Everything you need to know about one of the most common types of businesses in the United States is here.
Surely in your search process on how to start your company to the United States, you came across a very common term in the business world, LLCs.
An LLC or Limited liability Company, is a type of company in the United States in which the owners keep their personal assets separate from those of the company, as it limits liability when it comes to the debts of this.
LLCs have quickly become one of the most popular business structures for companies in America, in large part because these are viewed as simple and flexible.
Forming an LLC can seem overwhelming, but it is quite the opposite. It becomes really simple once you have a clear idea of how it works. For this reason Prodezk gives you completely free advice from the hand of experts, so that you always have the correct information.
Anyone, whether or not a resident of the United States. that has the following requirements:
If you are a single member you will create a LLC Disregarded.
If there are 2 or more members, it will be a LLC Partnership.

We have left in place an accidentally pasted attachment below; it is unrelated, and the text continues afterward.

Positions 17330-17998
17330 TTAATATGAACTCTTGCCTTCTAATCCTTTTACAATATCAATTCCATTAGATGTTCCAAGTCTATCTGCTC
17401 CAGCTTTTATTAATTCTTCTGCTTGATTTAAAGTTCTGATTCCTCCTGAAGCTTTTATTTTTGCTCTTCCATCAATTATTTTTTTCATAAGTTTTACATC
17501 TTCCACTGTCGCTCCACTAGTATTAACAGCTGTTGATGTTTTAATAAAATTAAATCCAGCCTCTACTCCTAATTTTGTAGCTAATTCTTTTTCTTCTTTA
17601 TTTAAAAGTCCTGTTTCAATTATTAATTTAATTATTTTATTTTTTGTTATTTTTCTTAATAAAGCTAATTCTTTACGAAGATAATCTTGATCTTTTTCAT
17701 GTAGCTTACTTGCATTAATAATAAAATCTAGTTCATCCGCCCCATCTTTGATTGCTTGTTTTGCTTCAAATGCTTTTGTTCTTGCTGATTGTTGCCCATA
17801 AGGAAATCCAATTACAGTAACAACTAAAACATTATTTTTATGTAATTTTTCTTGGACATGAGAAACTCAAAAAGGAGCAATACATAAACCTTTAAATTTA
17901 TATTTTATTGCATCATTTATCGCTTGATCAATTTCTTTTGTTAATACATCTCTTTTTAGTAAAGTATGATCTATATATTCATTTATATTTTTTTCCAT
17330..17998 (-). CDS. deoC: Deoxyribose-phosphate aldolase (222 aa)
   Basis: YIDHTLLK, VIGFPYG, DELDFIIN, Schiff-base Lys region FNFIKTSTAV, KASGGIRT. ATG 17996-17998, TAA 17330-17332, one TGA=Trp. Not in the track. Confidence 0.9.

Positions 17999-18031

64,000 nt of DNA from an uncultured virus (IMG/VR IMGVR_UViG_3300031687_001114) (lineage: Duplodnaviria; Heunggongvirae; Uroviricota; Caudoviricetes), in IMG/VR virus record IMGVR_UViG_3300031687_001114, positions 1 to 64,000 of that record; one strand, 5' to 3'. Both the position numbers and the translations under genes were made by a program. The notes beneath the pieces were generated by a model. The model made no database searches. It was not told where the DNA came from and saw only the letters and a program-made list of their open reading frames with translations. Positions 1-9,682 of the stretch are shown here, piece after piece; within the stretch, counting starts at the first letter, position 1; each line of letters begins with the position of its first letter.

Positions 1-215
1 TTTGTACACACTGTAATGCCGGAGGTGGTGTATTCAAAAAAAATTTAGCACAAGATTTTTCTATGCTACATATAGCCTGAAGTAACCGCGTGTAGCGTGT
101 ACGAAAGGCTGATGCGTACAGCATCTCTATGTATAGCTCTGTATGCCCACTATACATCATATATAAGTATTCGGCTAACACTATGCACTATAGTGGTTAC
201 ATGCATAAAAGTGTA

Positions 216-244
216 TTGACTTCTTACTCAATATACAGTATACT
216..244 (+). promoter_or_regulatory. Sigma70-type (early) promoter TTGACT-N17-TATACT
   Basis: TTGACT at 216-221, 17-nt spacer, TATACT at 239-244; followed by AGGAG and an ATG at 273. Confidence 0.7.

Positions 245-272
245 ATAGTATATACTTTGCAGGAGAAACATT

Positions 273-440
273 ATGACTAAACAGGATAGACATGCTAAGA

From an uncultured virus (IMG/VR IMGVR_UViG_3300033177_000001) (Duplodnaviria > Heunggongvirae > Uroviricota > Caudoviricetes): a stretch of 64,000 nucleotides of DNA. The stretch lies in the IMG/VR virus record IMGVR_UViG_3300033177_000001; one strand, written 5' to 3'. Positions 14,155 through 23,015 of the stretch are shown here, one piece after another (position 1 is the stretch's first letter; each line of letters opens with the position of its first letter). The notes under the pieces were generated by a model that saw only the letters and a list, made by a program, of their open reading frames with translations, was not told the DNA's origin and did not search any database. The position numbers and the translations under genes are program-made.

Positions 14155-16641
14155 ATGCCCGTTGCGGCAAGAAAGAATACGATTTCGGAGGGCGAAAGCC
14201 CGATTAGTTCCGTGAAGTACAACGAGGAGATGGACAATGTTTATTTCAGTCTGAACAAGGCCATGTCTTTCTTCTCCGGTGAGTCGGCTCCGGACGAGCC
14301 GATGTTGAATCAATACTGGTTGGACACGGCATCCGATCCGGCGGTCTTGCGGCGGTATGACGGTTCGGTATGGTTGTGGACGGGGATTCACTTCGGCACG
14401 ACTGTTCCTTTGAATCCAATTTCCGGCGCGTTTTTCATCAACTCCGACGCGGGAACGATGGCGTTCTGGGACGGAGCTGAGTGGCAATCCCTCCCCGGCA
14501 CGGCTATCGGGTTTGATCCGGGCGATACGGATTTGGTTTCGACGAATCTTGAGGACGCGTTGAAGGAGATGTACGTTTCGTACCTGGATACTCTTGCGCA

The LLC doesn’t handle stocks therefore it cannot be listed on the stock exchange. Its structure is managed by memberships, which is represented in participation percentages.
Not necessarily, this type of company is stipulated for small and large companies.
These companies are taxed on a personal basis, that is, the taxes are responsibility of the partner who owns the company, and not of the company itself. These are calculated depending on the value of the profits of the company distributed among the partners according to their percentage of participation. To learn more about this topic, click here.
The partner (s) of an LLC may be foreigners. There is no requirement that LLCs have at least one American partner.
LLC assets are separate from partners' personal assets. This means that if there was a lawsuit against the company, it would be solely responsible. In other words, the company’s assets would be the only ones affected, and not those of the partners.
Yes! An LLC can be formed by a single person, which is very common for this type of company, as it protects the assets of this partner against any commercial debt.